The guide to Strategic Human Resource Management (SHRM)
Strategic Human Resource Management (Strategic HRM or SHRM) means acquiring, managing and developing employees and other human resources in accordance with corporate / business strategy and long-term organizational goals.
The main idea behind strategic HRM is to go beyond the daily duties and administration of HR (maintaining personnel records, managing benefits, ensuring compliance…) with a more strategic outlook on human resources.
That’s why it’s also called “people strategy”. There are many different ways to approach long-term human resource management and each organization must find its own optimal strategy according to their business goals.
In this blog post we’ll overview the main elements of strategic human resource management. We’ll also add some best practices, different approaches, and overall tips on long-term human resource management.
Although strategic human resource management is most frequently present in bigger organizations, there are many great ideas from the HRM layer that can be applied to any organization.
- The main benefits of Strategic Human Resource Management
- Strategic outlook in human resources
- Aligning business strategy with HR strategy
- The strategic human resource management plan
- Matching human resources to the future needs
- Shaping the right organizational culture
- Formal HR policies
- The main challenges of strategic HRM
The main benefits of Strategic Human Resource Management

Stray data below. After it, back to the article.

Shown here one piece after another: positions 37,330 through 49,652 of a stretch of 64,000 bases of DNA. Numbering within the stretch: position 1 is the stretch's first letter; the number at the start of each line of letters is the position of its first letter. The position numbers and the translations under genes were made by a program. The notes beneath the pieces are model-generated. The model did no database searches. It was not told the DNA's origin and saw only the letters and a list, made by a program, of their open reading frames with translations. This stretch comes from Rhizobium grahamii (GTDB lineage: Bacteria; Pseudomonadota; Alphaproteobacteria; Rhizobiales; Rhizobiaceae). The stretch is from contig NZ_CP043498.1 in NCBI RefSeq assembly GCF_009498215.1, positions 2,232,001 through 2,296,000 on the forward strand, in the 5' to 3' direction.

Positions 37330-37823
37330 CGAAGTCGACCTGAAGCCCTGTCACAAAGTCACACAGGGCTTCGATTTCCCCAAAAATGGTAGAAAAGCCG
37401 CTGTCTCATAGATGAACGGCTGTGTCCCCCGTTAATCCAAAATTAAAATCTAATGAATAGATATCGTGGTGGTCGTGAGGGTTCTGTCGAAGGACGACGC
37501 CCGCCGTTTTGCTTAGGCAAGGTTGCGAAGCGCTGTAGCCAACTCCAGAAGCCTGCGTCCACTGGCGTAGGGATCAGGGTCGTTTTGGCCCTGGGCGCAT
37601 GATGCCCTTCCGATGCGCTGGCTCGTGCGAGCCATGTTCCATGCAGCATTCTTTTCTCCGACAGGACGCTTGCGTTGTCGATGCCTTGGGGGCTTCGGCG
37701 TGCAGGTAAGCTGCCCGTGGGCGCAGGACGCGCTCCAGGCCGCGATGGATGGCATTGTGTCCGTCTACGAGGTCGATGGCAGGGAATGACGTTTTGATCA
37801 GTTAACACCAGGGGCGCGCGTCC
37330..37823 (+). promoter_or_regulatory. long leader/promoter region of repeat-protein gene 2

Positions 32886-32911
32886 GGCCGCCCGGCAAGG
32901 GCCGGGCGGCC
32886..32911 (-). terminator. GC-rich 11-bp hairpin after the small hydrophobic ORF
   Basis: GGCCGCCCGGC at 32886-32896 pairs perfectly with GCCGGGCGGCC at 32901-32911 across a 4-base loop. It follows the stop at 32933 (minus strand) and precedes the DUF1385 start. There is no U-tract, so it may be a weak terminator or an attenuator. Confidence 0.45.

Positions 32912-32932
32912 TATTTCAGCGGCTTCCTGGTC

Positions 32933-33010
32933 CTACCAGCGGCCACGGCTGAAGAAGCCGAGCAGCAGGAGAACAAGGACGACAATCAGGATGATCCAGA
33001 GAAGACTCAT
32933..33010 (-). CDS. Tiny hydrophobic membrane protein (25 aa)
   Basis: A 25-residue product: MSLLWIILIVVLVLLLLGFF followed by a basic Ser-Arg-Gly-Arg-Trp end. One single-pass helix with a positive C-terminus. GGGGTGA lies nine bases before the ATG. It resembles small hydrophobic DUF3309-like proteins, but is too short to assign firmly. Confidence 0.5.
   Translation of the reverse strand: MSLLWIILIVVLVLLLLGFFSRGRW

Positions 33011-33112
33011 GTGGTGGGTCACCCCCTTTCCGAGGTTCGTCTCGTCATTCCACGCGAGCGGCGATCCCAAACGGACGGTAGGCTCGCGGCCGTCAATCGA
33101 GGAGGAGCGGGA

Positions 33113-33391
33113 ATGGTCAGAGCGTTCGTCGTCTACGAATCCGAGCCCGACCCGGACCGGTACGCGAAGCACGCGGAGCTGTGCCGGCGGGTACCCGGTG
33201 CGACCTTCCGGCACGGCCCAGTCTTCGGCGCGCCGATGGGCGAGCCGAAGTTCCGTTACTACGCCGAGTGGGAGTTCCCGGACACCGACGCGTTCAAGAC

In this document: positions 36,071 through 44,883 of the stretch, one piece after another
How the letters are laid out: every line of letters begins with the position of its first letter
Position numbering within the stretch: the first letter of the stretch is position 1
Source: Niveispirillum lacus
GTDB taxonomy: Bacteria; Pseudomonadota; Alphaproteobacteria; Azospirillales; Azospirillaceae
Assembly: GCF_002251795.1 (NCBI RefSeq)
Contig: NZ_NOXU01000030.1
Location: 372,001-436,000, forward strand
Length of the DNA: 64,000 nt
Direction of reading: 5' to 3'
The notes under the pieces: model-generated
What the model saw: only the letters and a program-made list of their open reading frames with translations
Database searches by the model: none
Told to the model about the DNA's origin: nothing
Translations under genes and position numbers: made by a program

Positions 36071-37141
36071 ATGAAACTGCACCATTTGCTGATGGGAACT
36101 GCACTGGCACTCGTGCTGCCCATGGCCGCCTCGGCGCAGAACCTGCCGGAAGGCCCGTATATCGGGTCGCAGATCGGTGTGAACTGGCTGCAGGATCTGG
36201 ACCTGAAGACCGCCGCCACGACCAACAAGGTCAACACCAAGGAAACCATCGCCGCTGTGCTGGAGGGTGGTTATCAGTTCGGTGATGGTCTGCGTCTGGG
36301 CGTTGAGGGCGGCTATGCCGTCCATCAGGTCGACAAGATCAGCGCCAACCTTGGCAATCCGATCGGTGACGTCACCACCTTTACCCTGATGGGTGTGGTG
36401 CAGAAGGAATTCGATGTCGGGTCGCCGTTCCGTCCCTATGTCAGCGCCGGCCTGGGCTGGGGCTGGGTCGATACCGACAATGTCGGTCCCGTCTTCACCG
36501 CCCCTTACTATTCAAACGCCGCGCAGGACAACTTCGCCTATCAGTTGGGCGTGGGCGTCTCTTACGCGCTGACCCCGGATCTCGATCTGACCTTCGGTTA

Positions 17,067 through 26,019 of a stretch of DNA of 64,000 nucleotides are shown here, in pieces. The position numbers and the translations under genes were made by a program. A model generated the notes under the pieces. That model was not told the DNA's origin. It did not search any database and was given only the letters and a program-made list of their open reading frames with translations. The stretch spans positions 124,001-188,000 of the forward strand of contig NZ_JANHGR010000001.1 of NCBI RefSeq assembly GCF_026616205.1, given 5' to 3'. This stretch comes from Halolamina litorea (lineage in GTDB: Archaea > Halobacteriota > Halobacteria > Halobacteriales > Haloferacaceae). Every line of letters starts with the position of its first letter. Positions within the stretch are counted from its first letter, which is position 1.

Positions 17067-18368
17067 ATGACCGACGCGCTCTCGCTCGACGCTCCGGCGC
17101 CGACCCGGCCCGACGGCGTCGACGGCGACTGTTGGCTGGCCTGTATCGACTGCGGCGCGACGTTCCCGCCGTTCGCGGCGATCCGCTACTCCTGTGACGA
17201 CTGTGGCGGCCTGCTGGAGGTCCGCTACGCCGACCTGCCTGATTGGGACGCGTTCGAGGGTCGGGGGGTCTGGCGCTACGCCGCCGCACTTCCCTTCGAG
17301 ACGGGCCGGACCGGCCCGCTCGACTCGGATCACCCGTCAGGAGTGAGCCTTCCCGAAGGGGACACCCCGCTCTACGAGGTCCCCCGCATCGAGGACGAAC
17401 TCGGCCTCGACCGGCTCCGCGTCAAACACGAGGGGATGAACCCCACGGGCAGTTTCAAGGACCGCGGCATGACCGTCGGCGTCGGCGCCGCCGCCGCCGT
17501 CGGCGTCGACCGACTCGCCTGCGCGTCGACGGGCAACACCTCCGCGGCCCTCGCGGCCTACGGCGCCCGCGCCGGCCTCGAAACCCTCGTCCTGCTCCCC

There’s no good business strategy without taking people or human resources into account. At the end of the day, people are not the only thing in an organization, but are simultaneously everything in an organization.
People are, without a doubt, the most important organizational asset. Only with the right people can an organization’s continuous growth and improvement be ensured.
The main benefits of Strategic HRM activities are:
- Matching employment and employee development plans to future organizational needs
- Developing a unique and attractive corporate culture
- Providing better focus for employees on corporate goals and increased productivity
- Answering key strategic HRM questions (remote work, outsourcing, office outline…)
- Addressing diversity, inclusion, and other strategic HR policies
One very important aspect of strategic human resource management is also the plan for internal leadership development, since that’s many times the bottle neck for the further growth of an organization.
In addition, successful implementation of the strategic human resource management plan greatly depends on good collaboration between leaders.
Strategic outlook in human resources
Strategic human resource management starts with forging a strategic outlook on human resources in the organization. A SWOT analysis is a great help in gaining a strategic perspective, and can also be applied to the HR function.
Performing a SHRM SWOT analysis should give answers to the following questions:
- Strengths – What are the greatest strengths of an organization when it comes to people? These can be leadership, cultural elements, payment and benefits, etc.
- Weaknesses – On the other hand, what are the greatest weaknesses? Internal challenges and struggles such as high fluctuation, poor time management, etc.
- Opportunities – What are the greatest HR opportunities outside the organization? This could be an opportunity to hire a remote work force, open a new subsidiary to attract talent, etc.
- Threats – What are the greatest threats in the environment? These can be increasing labor costs, talent shortage, legislation changes, etc.
Aligning business strategy with HR strategy
To be on the same page, let’s first summarize what a business strategy is. A business strategy is a set of business decisions about where and how to invest money, time, energy, skills, creative potential and other resources of the company, especially in the long run.